'They Are Much More Engaged.' CSU Program Helps Cal Poly Students by Removing Barriers to Success
Aiden Nguyen, a third-year computer science student, was tired of hauling heavy books around campus— not to mention the financial burden of purchasing the books themselves.
But thanks to the Affordable Learning Solutions Program, those aren't an issue anymore.
“Open Educational Resources (OER) are materials used in academic courses that are in the public domain or permitted for free use,” said Anne Regan, who has led the Affordable Learning Solutions program at Cal Poly since 2019 and also is a lecturer in the English Department. “OER can vary in format, including textbooks, e-books, software, online learning modules and much more.”
To help support students and remove financial barriers to their success, the California State University (CSU) began the Affordable Learning Solutions program in the 2016-2017 academic year. The program helps faculty members across the CSU provide access to Open Educational Resources to students in their courses.
Since the start of the program, 103,544 Cal Poly students have saved over $9,875,060 thanks to instructors using OER in their courses. In addition to saving students money, instructors have been able to consistently refine their course materials.
“It’s nice to not have to carry another 15-pound book around campus,” said Nguyen.
“In piloting my OER textbook in a class a few years ago, I asked my students for feedback on the book as they were reading and working with it,” said Morgan White, a lecturer in the English Department. “This gave the students the chance to engage with the text at a deeper level, point our errors they noticed, document design principles.
“They were using technical writing concepts as they were reading a text on technical writing, so it was a really cool way to engage with the textbook itself.”
Instructors have also worked with partners on campus to bring open-sourced materials to their students.
Sara Lopus, an assistant professor in the Social Sciences Department, said, “I identified academic books and articles that had been published by the top scholars in the field. All the articles and nearly all the books were already available at no cost to our students through the university library.
“For the handful of academic books that were not yet available for free, I requested that our library acquire unlimited electronic access to the books, and they did. The whole process was very easy, and I am appreciative that our librarians were able to buy access to the books that we didn’t already have access to.”
Students have seen the benefits of OER in the classroom as well.
“My students are grateful that they have access to all the materials for free, and in turn, they are much more engaged, conversations in the classroom are more dynamic, and their comprehension of the material is exceptional,” said Sadie Johann, a lecturer in the English Department.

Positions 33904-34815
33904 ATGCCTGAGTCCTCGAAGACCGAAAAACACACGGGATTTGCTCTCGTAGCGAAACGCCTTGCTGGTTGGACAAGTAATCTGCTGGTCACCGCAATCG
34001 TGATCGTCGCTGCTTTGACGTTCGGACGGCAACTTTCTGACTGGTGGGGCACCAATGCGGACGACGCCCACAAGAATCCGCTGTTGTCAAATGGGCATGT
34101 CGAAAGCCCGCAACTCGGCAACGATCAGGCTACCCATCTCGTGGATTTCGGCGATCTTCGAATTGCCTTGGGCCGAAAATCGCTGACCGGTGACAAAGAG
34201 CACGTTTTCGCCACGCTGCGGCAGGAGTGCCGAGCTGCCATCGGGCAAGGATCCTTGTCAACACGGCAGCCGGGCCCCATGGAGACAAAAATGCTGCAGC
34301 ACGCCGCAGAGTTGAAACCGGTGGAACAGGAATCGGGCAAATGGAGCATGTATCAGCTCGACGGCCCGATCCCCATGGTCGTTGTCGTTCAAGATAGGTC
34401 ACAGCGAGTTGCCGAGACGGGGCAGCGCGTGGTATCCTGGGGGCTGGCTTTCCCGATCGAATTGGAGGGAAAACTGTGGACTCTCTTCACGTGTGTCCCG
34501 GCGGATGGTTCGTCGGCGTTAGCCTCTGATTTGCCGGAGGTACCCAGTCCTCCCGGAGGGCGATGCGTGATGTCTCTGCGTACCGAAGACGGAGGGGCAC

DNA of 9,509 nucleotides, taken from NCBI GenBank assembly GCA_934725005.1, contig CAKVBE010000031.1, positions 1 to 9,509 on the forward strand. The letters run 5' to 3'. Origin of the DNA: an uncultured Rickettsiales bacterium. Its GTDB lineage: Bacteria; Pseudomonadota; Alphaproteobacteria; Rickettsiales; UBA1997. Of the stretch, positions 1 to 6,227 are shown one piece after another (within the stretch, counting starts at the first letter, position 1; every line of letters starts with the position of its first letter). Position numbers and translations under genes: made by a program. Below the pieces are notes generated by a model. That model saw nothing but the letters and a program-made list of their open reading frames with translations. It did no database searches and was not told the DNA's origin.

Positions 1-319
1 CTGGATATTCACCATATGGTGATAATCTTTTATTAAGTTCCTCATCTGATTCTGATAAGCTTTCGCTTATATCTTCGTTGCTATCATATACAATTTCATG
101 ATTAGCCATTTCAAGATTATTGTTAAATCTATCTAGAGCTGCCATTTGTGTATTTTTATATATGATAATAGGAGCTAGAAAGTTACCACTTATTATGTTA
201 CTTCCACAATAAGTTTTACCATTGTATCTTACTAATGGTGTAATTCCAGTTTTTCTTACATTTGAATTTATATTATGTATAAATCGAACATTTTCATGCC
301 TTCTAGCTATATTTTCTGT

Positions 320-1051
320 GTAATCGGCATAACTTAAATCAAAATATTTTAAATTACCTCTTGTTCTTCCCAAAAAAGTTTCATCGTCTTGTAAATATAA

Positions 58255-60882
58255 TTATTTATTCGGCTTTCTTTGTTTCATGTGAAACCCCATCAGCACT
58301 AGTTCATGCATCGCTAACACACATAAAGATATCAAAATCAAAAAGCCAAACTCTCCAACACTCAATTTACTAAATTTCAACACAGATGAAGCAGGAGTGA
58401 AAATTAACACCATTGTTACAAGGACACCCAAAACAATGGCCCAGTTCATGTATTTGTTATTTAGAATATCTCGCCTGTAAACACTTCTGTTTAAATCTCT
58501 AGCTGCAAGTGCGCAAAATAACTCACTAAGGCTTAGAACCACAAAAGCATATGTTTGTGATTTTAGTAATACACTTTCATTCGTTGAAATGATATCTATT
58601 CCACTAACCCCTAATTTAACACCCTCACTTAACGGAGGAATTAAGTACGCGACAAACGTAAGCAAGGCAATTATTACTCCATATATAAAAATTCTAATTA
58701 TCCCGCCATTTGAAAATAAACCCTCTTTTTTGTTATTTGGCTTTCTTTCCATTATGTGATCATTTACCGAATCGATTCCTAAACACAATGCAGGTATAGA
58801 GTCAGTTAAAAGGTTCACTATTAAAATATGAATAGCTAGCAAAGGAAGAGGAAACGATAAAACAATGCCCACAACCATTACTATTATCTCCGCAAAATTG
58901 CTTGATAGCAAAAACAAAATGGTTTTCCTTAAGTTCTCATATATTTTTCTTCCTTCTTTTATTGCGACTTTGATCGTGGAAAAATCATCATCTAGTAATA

In 2021, to help celebrate instructors embracing these cost-saving resources, the Center for Teaching, Learning and Technology (CTLT) established departmental awards sponsored by the CSU Chancellor’s Office to recognize Cal Poly departments with the highest number of course sections using an open-source textbook and/or qualified to be designated “zero-cost course material” (ZCCM) course.
The Communication Studies Department earned the top award in the 2020-21 academic year, with instructors of 46 sections using OER or ZCCM, which benefited 1,166 students. The department received a $4,000 award and a framed certificate.
Graphic Communication won an Honorable Mention Award for utilizing Kennedy Library’s free e-texts in 31 sections for student zero course materials savings. The Graphic Communication Department received a $2,000 award and a framed certificate.
BioResource and Agricultural Engineering won an Outstanding Efforts Award for composing an original textbook and implementing it free in all 15 sections of BRAE 340: Irrigation Water Management. The BioResource and Agricultural Engineering Department received $1,000 and a framed certificate.
“Support for open educational resources at Cal Poly from our faculty members has been crucial in responding to some of the university’s most important initiatives, including the Graduation Initiative 2025 and our efforts to create a more inclusive campus,” said Cynthia Jackson-Elmoore, provost and executive vice president for Academic Affairs. “Giving every student in a course the same level of access to the course materials on day one helps to create a more equitable educational experience, while giving these students the tools to succeed.”